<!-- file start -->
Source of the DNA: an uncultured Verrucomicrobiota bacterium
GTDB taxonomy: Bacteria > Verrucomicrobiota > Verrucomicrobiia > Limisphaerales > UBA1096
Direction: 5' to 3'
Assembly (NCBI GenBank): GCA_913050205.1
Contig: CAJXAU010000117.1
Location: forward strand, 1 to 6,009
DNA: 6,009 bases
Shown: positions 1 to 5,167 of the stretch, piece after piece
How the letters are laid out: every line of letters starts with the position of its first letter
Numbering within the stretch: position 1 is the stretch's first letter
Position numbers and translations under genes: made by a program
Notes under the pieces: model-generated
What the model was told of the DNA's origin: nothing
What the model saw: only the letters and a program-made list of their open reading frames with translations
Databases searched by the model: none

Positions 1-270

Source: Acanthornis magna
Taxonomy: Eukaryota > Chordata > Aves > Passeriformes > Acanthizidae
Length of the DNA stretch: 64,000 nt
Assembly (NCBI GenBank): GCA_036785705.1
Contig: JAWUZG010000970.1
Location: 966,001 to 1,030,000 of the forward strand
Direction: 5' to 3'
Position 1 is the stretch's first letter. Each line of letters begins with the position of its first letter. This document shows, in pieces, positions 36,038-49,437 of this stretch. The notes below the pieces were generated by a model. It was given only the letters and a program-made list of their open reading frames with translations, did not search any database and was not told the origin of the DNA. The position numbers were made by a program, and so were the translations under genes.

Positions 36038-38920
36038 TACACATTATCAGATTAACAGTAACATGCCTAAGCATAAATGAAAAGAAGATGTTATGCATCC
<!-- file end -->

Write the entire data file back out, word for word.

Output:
Source of the DNA: an uncultured Verrucomicrobiota bacterium
GTDB taxonomy: Bacteria > Verrucomicrobiota > Verrucomicrobiia > Limisphaerales > UBA1096
Direction: 5' to 3'
Assembly (NCBI GenBank): GCA_913050205.1
Contig: CAJXAU010000117.1
Location: forward strand, 1 to 6,009
DNA: 6,009 bases
Shown: positions 1 to 5,167 of the stretch, piece after piece
How the letters are laid out: every line of letters starts with the position of its first letter
Numbering within the stretch: position 1 is the stretch's first letter
Position numbers and translations under genes: made by a program
Notes under the pieces: model-generated
What the model was told of the DNA's origin: nothing
What the model saw: only the letters and a program-made list of their open reading frames with translations
Databases searched by the model: none

Positions 1-270

Source: Acanthornis magna
Taxonomy: Eukaryota > Chordata > Aves > Passeriformes > Acanthizidae
Length of the DNA stretch: 64,000 nt
Assembly (NCBI GenBank): GCA_036785705.1
Contig: JAWUZG010000970.1
Location: 966,001 to 1,030,000 of the forward strand
Direction: 5' to 3'
Position 1 is the stretch's first letter. Each line of letters begins with the position of its first letter. This document shows, in pieces, positions 36,038-49,437 of this stretch. The notes below the pieces were generated by a model. It was given only the letters and a program-made list of their open reading frames with translations, did not search any database and was not told the origin of the DNA. The position numbers were made by a program, and so were the translations under genes.

Positions 36038-38920
36038 TACACATTATCAGATTAACAGTAACATGCCTAAGCATAAATGAAAAGAAGATGTTATGCATCC